The grassy areas between roads and sidewalks (sometimes called road verges) were mowed more correctly and in a more bee-friendly way this spring, according to the Flemish infocentre for agriculture and horticulture (VILT).
When it comes to road verges managed by municipalities and cities, there were 80% fewer reports of harmful mowing made to the Flemish Beekeeping Institute (VBI) compared to last year, though VBI says there’s still work to be done for the verges that fall under the responsibility of the Agency for Roads and Traffic.
“Mowing too early is harmful to plants and flowers that have not yet been able to give off seeds,” explained René De Backer, chairman of the Flemish Bee Institute (VBI).
“It’s important, because Flemish roadside verges are larger in area than all recognised nature reserves combined. Honey bees, and certainly wild bees, which forage very locally, need continuous strips of flowers.”
In total, the Flemish road network has almost 25,000 hectares of roadside verges. Around 9,000 hectares of those are managed by the Roads and Traffic Agency, according to VILT. The remaining verges are the responsibility of the cities and towns.
A decree was made stating that roadside verges may only be mowed from 15 June onwards, with an exception for mowing for safety reasons.
For the past two years, the VBI has been monitoring the bee-friendly management of these Flemish roadside verges.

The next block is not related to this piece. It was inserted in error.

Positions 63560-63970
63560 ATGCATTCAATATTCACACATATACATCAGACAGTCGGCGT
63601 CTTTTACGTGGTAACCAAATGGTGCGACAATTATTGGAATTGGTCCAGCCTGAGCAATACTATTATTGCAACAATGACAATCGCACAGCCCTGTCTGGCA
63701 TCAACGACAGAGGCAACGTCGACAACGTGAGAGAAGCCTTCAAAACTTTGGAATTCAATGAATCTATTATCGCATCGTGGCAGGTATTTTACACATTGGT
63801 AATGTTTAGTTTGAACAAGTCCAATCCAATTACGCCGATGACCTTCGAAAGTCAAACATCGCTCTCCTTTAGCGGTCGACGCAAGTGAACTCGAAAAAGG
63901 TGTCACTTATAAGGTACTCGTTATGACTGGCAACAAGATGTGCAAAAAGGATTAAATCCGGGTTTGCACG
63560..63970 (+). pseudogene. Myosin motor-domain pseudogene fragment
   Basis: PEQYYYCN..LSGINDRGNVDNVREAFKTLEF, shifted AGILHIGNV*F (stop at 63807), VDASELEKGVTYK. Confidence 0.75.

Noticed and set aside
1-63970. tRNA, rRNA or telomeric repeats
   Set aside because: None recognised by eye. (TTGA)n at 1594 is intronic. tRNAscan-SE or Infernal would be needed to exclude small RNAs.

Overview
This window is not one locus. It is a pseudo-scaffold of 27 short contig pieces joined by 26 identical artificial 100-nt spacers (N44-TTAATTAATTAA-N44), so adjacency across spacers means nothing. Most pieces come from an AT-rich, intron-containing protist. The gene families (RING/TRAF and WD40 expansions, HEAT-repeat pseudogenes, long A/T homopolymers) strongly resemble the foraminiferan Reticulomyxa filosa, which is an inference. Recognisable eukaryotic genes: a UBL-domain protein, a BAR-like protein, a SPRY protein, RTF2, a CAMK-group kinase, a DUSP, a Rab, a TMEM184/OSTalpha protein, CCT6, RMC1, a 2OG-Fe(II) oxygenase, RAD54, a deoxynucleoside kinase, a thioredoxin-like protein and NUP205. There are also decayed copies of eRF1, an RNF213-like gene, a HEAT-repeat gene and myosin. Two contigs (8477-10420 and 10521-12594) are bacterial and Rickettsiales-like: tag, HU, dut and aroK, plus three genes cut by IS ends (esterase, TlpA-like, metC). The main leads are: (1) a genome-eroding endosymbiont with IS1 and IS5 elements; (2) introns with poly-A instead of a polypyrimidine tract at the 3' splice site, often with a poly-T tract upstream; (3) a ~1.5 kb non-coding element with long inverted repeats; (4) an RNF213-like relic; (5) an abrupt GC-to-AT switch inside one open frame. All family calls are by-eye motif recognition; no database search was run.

While many local authorities, environmental services and environmental councils have made use of the VBI’s service and knowledge to make their roadsides more suitable for insects, violations of the degree remain, in particular when it comes to those areas managed by Roads and Traffic.
“Here there are huge violations,” said De Backer.
“From the beginning or middle of May onwards, some roads are already mowed.”
There are regional differences, as well: the issue is worse in West Flanders, for example, than in Antwerp. The Flemish Beekeeping Institute will enter into discussions with the parties involved in the violations.
Still, progress has been made in terms of more sustainable and eco-friendly mowing schedules and methods.
Many municipalities now manage their road verges more actively, aiming for flower-ruch borders that are both visually appealing and helpful for insects and bees.
In East Flanders, sheep are used to maintain the grasses.
“The choice of sheep grazing is made for various reasons,” said Mobility Minister Lydia Peeters (Open Vld).
“For high, steep slopes that are difficult to manage, sheep grazing is ideal. Sheep can also stop undesirable vegetation, such as American Bird Cherry, from encroaching.”
Peeters said that the mowing will continue to be managed with careful attention to ecology, while maintaining road safety as the ultimate priority.
“The choice of woody or grassy vegetation is always made, first of all, in terms of road safety and then in terms of biodiversity, management costs and integration into the landscape,” said Peeters.